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Macroeconomics

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  • 1. ECO1023 PRINCIPLE OF ECONOMICS ECO1013 ELEVENIE JOHN BAPTIST (13012236) FELYSITA BT SAMUDIN (13012246) JACQULYN ANNABELLA JAMILUS (13012256)
  • 2. INTRODUCTION  ‘GDP’ is a Gross Domestic Product where is the total money value of the all final goods and services produce by factors of production in a country over a given period of time.  One the primary indicators used to gauge the health of a country’s economy.  Represented the total Malaysian Ringgit (RM) value of all goods and services produced over a specific time period.  Measured at current prices or constants prices and method to measure the GDP. GDP at market prices is C+I+G+(x-m). Personal consumption(C): Includes Investment(I): The purchase of capital goods: by firms for use in the purchase of goods and services, production and also change in the individuals or households. firms’ inventories. Net exports (x - m): The differences Government (G): Spending is the between what a countries earns by expenditures made by federal, exporting goods and services to other state and local government for countries and what it pays for goods and services that are importance from final goods and services. other countries.
  • 3. WHAT IS CONSUMER PRICE INDEX IS TRYING TO MEASURE AND HOW IT IS CONSTRUCTED 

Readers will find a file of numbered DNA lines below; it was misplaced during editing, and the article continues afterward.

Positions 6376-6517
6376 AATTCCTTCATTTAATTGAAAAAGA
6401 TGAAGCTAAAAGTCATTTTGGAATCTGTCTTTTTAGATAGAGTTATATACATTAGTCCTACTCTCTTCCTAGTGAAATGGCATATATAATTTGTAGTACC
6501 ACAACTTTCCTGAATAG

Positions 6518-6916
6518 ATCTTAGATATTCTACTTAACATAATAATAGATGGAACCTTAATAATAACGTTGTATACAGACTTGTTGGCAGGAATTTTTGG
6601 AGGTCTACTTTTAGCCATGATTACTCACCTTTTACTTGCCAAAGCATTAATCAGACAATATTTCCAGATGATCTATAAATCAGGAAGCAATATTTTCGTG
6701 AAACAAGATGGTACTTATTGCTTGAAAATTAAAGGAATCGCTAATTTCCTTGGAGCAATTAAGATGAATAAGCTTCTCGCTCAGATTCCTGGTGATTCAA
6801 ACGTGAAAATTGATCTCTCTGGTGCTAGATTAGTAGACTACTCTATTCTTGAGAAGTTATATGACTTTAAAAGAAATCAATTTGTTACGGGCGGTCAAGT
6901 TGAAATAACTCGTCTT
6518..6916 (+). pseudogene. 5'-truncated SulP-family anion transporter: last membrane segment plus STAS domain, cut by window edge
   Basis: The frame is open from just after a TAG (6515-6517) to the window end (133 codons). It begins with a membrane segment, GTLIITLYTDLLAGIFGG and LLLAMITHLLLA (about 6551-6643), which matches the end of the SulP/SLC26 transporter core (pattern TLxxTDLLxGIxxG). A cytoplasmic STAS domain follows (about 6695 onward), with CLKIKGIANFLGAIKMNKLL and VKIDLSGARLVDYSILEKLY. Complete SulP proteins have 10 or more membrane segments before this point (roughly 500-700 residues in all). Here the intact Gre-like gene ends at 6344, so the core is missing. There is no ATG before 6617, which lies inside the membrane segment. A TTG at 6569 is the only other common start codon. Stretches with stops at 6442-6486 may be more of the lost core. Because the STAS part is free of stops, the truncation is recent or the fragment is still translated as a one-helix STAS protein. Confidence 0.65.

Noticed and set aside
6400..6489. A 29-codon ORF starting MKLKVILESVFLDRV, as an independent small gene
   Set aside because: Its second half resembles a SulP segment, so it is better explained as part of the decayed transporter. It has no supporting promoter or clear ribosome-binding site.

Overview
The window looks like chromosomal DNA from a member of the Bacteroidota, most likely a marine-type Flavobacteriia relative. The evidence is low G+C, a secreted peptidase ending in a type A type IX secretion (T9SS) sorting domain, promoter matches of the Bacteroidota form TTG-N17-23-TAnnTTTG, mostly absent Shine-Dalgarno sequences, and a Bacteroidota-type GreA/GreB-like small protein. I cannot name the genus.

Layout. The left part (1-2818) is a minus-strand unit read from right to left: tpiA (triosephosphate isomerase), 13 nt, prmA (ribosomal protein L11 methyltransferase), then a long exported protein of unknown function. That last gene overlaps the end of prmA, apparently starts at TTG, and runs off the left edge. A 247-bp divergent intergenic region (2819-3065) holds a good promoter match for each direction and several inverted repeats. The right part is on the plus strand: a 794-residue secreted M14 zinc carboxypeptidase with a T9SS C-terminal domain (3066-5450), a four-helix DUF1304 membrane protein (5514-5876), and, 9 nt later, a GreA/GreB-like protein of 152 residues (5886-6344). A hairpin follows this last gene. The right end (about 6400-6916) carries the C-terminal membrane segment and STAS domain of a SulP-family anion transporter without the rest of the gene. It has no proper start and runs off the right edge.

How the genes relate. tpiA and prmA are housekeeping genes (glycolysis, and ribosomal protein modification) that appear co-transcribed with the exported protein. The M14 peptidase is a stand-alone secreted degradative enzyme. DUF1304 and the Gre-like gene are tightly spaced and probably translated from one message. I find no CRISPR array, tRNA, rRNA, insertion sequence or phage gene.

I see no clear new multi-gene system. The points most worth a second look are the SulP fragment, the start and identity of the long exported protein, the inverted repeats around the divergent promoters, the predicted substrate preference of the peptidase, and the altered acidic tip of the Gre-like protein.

• 4. CALCULATION GDP PER CAPITA FOR THE PAST 5 YEARS 
  • 5. SECTOR / YEAR 2008 2009 2010 2011 2012 Agriculture 50 50.1 51.3 54.3 54.8 Mining & Quarrying 71 66.4 66.2 62.6 63.4 Manufacturing 167.1 152.2 170.3 178.2 186.7 Construction 18.2 19.3 21.5 22.5 26.5 Services 325.7 335 359.8 385.2 410 GDP 639.6 629.9 676.7 711.4 751.5 POPULATION 27.6 28.1 28.6 29.0 29.3 PERCAPITA 23.17 22.41 23.66 24.53 25.64
  • 6. (I). GDP (GROSS DOMESTIC PRODUCT)  The Malaysia’s economy registered growth of 18.76 percent in 2008 as shown in chart 1, spearheaded by the services and manufacturing sectors. The GDP in constant terms posted a value of RM 636.9 billion. In 2009 the Malaysia’s economy decreased by 0.28 per cent which the total GDP for the year is 18.48 percent. The total GDP for 2009 is RM629.9 billion. For the next year in 2010, the GDP for the year is increase by 22.19 per cent. In 2012, the Malaysia economic registered of GDP is RM 751.5 billion.  Transfer payments received by social security beneficiaries, though income in    their hands, do not represent new value addition but part of the already counted value addition by others, transfer payments cannot be added as part of GDP or National Income and National Expenditure. The expenditure by the social security beneficiaries are included.
  • 7. (II). CPI (CONSUMER PRICE INDEX)  The Malaysia inflation rate has a different from past 5 years. Inflation is issue of highly price continuously in economy issues. Consumer Price Index is give influence to price index, in 2008, this influence happen in amount 5.4% is the highest consumer price index (CPI) in past 5 years. In 2009, this price almost falls to 0.6%.  Output sectors are divided into three sectors. Primary sector consists of primary goods production sectors. The second sector consists of the production of goods, manufacturing and construction. Third sector is the service sector, it allows people higher incomes and a greater quality of life as a result.  Often associated with low levels of unemployment and steady rates of inflation, government will collect more money from tax such as income tax and other tax which can then be spent on public services which benefit everybody.